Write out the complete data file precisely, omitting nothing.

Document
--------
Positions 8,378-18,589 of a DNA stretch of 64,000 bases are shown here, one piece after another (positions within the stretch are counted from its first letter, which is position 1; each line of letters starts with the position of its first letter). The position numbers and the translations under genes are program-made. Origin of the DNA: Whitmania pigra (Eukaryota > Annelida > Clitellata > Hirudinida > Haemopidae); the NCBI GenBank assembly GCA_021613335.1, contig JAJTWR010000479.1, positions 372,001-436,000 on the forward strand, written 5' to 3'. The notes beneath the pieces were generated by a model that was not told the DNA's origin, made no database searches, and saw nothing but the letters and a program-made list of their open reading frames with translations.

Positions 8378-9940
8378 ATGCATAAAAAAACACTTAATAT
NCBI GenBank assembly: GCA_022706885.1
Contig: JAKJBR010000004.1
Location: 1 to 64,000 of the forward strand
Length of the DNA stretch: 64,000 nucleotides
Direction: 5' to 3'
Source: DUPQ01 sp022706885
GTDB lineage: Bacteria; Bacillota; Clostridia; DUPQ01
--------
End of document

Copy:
Positions 8,378-18,589 of a DNA stretch of 64,000 bases are shown here, one piece after another (positions within the stretch are counted from its first letter, which is position 1; each line of letters starts with the position of its first letter). The position numbers and the translations under genes are program-made. Origin of the DNA: Whitmania pigra (Eukaryota > Annelida > Clitellata > Hirudinida > Haemopidae); the NCBI GenBank assembly GCA_021613335.1, contig JAJTWR010000479.1, positions 372,001-436,000 on the forward strand, written 5' to 3'. The notes beneath the pieces were generated by a model that was not told the DNA's origin, made no database searches, and saw nothing but the letters and a program-made list of their open reading frames with translations.

Positions 8378-9940
8378 ATGCATAAAAAAACACTTAATAT
NCBI GenBank assembly: GCA_022706885.1
Contig: JAKJBR010000004.1
Location: 1 to 64,000 of the forward strand
Length of the DNA stretch: 64,000 nucleotides
Direction: 5' to 3'
Source: DUPQ01 sp022706885
GTDB lineage: Bacteria; Bacillota; Clostridia; DUPQ01